(In which it’s all about freedom.)
The first class with Susan came after the successful attempt to wake up at an unusually early time with my energy still on its normal level. That means I can still handle a morning class with the same enthusiasm as I do with my afternoon classes. For now.
And since the manager told me to ask Susan regarding the book she wants to study, I didn’t prepare an abstract lesson plan, except for the idea that she wants to study writing. Let’s write. How helpful.
I knew that our class won’t be the usual read-this-write-this type since she speaks and writes well. So what is it about writing that she wants to focus on? There’s no other way to find out but to ask.
“The manager told me you want to study writing.”
“Yeah. You know. I have been writing essays and I think my problem is, I spend so much time! It takes me one hour to write. And then I have to follow the format. The thesis statement and other stuffs. I want to write freely.”
“That’s what my teacher also told me. I spend too much time thinking. And, following the format is okay but it’s hard. I know I need it but I also like to learn to write all my ideas.”
“So you mean you want to study creative writing?”
“Yeah. Something like that.”
“But remember that technical writing or composition is very much different from creative writing. What I will be teaching you might be something really different from what the others are doing because they are two really different things.”
So I explained how creative writing was done. Then the conversation was led to books, classical novels, poems, debate, taking a stand and literary appreciation. She showed that kind of interest that ignited my own interest in the art. Then there’s a spark.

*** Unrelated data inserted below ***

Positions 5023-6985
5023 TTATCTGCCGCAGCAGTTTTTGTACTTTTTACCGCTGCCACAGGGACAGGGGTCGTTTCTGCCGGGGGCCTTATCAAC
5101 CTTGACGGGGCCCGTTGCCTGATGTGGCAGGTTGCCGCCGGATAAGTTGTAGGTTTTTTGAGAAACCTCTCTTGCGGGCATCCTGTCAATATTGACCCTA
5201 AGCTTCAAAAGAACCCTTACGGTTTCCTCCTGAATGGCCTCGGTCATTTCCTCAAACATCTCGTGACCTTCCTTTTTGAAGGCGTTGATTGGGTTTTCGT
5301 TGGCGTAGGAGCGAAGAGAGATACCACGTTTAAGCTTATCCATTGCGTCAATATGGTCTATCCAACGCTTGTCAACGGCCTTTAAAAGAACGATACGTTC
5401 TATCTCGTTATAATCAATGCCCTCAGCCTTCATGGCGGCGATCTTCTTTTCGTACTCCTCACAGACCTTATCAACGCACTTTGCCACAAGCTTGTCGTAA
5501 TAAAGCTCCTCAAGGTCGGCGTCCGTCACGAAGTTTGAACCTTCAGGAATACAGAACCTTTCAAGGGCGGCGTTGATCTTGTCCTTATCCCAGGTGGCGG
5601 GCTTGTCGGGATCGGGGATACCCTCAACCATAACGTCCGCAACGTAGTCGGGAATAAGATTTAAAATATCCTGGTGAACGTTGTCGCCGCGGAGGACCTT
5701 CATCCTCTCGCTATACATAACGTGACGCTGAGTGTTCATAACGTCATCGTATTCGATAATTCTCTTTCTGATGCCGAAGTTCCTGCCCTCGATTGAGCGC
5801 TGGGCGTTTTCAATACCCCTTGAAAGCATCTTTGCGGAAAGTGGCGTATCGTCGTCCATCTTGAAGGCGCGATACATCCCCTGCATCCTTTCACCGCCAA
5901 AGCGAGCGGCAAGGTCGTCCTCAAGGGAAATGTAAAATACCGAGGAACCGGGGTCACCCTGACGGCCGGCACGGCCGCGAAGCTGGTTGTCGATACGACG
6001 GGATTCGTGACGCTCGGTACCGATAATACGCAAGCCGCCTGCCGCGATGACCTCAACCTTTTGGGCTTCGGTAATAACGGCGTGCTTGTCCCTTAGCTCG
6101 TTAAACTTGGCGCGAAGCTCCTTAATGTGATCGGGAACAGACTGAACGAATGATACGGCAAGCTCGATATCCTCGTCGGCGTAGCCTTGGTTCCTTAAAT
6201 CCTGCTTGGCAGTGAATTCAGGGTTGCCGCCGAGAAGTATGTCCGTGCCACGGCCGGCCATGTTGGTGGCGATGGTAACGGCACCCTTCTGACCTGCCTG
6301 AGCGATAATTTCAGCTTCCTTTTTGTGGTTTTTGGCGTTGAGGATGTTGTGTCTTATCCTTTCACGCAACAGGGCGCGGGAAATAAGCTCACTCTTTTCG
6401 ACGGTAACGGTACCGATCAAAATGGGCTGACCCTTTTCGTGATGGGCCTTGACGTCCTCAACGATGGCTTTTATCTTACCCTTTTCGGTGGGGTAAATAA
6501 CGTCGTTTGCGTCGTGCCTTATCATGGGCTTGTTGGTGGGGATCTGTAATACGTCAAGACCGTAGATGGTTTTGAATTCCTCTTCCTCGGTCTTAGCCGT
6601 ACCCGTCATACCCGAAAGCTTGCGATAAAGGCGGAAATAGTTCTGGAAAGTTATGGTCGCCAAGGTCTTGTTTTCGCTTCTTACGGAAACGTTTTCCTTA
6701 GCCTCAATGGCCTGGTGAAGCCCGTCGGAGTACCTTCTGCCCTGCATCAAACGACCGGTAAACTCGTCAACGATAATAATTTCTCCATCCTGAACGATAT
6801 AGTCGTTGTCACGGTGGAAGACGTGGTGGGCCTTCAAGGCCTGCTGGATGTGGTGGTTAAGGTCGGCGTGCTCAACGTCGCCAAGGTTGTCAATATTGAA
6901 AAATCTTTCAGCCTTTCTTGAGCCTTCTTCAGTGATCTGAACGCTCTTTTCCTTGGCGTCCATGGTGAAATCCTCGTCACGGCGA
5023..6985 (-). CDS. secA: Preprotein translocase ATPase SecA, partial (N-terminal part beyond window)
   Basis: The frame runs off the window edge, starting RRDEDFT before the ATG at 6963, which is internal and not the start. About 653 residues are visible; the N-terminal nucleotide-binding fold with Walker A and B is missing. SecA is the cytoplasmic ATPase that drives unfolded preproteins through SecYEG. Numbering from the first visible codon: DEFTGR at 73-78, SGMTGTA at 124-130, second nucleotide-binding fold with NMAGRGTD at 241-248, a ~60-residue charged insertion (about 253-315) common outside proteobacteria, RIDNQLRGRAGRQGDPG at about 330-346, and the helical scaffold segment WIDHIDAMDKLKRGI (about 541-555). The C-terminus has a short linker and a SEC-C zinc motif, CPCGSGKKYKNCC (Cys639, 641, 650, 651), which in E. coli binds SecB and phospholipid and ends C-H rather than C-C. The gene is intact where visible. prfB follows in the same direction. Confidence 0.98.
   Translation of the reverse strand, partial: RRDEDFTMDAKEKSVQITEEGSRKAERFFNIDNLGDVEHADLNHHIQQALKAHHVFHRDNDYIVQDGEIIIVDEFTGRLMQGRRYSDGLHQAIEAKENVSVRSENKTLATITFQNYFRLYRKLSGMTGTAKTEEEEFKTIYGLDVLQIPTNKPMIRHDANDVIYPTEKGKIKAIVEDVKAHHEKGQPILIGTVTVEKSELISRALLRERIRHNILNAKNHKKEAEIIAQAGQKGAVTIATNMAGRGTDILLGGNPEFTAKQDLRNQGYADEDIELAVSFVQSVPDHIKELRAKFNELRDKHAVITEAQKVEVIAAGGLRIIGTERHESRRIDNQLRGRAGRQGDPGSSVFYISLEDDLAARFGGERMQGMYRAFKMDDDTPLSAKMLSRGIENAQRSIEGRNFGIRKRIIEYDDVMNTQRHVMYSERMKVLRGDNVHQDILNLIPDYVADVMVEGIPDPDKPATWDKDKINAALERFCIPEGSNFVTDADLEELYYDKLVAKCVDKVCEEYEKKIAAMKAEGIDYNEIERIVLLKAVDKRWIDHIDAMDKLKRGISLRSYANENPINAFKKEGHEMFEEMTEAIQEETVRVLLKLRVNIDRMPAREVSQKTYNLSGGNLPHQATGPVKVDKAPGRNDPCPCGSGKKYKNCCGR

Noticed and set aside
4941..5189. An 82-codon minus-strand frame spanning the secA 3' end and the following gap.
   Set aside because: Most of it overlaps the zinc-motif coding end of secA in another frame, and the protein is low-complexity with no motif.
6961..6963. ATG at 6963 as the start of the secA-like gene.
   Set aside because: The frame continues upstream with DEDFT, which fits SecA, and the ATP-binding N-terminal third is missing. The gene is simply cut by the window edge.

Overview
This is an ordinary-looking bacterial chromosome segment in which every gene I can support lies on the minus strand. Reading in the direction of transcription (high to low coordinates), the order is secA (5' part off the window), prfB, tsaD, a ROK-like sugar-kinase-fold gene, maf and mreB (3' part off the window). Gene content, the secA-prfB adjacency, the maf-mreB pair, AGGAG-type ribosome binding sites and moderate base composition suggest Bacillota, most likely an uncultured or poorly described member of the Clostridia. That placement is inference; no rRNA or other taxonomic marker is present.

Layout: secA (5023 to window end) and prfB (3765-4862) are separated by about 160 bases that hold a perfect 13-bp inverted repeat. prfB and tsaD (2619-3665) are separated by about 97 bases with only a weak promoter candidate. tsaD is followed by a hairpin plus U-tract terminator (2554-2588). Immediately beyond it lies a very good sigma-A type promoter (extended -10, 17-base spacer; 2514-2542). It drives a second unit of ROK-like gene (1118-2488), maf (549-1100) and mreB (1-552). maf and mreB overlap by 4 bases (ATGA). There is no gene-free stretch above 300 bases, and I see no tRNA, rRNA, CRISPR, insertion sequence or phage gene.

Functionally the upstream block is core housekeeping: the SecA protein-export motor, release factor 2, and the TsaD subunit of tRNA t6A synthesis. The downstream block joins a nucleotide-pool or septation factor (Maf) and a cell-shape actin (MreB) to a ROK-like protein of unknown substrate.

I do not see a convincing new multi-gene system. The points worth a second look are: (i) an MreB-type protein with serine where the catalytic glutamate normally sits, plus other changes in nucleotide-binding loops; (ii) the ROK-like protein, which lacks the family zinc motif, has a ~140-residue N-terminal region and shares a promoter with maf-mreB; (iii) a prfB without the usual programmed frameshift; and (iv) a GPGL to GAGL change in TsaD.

Now I wanted to get a clearer view of her problems. I gave her a topic that she has mentioned about, which, is supposed to make her choose between two things. There was a short silence and hesitation spread all over her face.
“I usually am having some difficulties with choosing and justifying my choice. I think I need to practice writing about something without being too blunt about refusing to choose the other one. You know what I mean?”
Got it. So I changed the title.
“How about ‘A Fun and Healthy Atmosphere in a Classroom’?”
So both of us wrote an essay for thirty minutes then we read our essays. It turned out that she really is having problems organizing her thoughts and ideas. There are so many erasures and when I asked them about the potentially wrong sentences that were deleted, it turned out that those are the same sentences that could have made her essay really good. Man, if she has written the ideas that she let to slip, in a manner that is very creative, what a very impressive essay it could have been!
“When an idea comes into your mind, write it. Set your thoughts free. This time, set your mind free. Just write. Do the editing after you have finished writing. Finish your essay at home and don’t forget – just write. We’ll see how it’s different tomorrow.”